Eat right. Eat foods that nature makes, mostly plants, not too much. It really is as simple as that. If a food package is making a health claim, be suspicious. The foods sitting in the veggie aisle with no claims and no packaging are where your diet should be focused.

Start with these 10 recipes that will save your life!

Exercise regularly. You don’t need to be a marathon runner to get the diabetes prevention benefit of exercise. Walk every day for 30 minutes. It’s all you need to do to make an enormous difference.

Test your blood sugar. Find out if your blood sugar is a problem before it’s a problem–testing your blood sugar regularly can give you an idea if your body is heading down the diabetes track.

Blood sugar tests look at the following:

  • Fasting blood sugar. This is the test we are all very familiar with. We fast overnight and get our blood taken first thing in the morning. Any value over 6.0 mmol/L should get your attention that you may be heading down the wrong track.
  • Hemoglobin A1c. This test measures how much sugar is attached to the red blood cells. The more that is attached, the more likely you are not getting the sugar out of your blood fast enough. Because the lifespan of the RBC’s is around 3 months, this test gives us an idea of what your AVERAGE blood sugar has been over a 3 month period. Values over 6% are a sign that things are not going well.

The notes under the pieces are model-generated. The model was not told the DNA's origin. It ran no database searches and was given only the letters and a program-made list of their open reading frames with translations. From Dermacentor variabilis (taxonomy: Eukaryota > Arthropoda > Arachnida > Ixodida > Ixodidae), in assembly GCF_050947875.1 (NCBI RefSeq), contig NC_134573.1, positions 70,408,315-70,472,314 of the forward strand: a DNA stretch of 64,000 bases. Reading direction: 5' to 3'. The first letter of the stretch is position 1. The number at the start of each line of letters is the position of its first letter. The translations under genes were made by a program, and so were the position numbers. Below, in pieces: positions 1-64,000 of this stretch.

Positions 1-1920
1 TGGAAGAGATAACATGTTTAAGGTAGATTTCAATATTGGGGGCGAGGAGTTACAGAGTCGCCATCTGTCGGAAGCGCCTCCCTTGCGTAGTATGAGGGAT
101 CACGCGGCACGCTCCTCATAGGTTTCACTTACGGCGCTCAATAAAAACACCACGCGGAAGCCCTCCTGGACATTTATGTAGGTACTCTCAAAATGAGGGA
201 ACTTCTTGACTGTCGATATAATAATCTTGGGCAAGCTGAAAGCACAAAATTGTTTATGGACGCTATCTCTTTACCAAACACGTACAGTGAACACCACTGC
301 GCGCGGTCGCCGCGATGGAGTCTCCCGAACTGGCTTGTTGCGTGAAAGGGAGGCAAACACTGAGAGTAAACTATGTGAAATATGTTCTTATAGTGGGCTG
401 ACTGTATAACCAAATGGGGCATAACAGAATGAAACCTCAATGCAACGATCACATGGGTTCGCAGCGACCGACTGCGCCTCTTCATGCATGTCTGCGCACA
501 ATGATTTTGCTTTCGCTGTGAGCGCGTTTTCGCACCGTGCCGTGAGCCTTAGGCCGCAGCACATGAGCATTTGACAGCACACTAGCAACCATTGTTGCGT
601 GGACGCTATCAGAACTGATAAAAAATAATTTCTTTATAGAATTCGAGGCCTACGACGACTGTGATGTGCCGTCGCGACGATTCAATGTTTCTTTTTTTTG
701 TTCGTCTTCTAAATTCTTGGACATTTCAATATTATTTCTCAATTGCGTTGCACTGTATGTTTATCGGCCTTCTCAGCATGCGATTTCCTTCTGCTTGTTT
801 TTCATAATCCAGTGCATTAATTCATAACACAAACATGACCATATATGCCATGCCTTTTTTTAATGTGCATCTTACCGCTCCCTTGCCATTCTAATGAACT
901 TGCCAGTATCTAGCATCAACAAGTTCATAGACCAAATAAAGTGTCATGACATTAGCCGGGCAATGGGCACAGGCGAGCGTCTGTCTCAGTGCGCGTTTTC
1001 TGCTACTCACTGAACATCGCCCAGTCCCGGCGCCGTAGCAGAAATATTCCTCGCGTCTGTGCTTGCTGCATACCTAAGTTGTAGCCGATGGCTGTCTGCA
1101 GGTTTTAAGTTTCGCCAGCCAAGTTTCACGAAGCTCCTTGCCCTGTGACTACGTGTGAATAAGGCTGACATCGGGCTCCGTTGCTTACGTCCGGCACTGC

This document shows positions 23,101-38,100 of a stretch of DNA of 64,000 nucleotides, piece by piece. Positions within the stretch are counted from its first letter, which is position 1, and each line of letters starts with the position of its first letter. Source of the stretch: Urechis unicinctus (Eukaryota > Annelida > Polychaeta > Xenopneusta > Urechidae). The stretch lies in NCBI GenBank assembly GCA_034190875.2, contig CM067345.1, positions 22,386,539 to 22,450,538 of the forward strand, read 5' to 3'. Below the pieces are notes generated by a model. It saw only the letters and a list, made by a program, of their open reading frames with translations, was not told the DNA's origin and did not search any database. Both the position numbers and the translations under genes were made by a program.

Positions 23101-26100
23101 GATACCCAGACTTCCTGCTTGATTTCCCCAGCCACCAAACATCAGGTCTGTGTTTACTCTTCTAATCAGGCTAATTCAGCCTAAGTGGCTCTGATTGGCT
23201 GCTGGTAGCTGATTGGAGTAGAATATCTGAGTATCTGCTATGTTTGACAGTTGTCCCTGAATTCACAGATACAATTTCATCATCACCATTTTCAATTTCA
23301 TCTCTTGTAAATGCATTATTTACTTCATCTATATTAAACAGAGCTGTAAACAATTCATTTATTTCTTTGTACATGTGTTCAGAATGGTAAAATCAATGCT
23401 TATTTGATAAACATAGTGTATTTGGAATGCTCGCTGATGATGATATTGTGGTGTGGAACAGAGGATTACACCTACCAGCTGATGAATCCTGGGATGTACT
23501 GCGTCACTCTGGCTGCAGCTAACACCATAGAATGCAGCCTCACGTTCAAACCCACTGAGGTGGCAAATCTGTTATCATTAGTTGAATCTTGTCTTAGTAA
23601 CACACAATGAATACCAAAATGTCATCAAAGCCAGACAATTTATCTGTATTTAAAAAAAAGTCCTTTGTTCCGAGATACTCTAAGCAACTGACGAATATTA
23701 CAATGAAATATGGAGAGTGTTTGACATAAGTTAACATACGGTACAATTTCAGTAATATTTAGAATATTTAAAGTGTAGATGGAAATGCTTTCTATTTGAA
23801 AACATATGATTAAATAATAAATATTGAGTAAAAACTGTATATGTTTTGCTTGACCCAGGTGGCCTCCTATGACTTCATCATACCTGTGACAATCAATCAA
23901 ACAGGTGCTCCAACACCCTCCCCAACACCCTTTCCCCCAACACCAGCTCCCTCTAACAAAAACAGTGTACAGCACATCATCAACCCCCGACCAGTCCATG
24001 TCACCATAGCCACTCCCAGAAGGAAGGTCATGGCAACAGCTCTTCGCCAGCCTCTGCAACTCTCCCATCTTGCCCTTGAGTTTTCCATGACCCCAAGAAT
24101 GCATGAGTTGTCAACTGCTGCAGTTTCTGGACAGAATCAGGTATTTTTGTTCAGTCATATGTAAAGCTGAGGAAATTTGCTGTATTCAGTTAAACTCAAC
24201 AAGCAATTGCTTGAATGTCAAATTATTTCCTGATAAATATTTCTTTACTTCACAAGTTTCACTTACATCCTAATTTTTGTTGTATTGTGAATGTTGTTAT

• Two-hour post-prandial blood glucose. This test measures how well your body deals with sugar within 2 hours of eating it. If your blood sugar is over 7.8 mmol/L 2 hours after eating the sugar, you could be heading down the wrong track.

Interested in learning about your blood sugar levels? Tests are inexpensive, and we can take your blood sample right here in the clinic! Book online, or call 705-444-5331 for more information.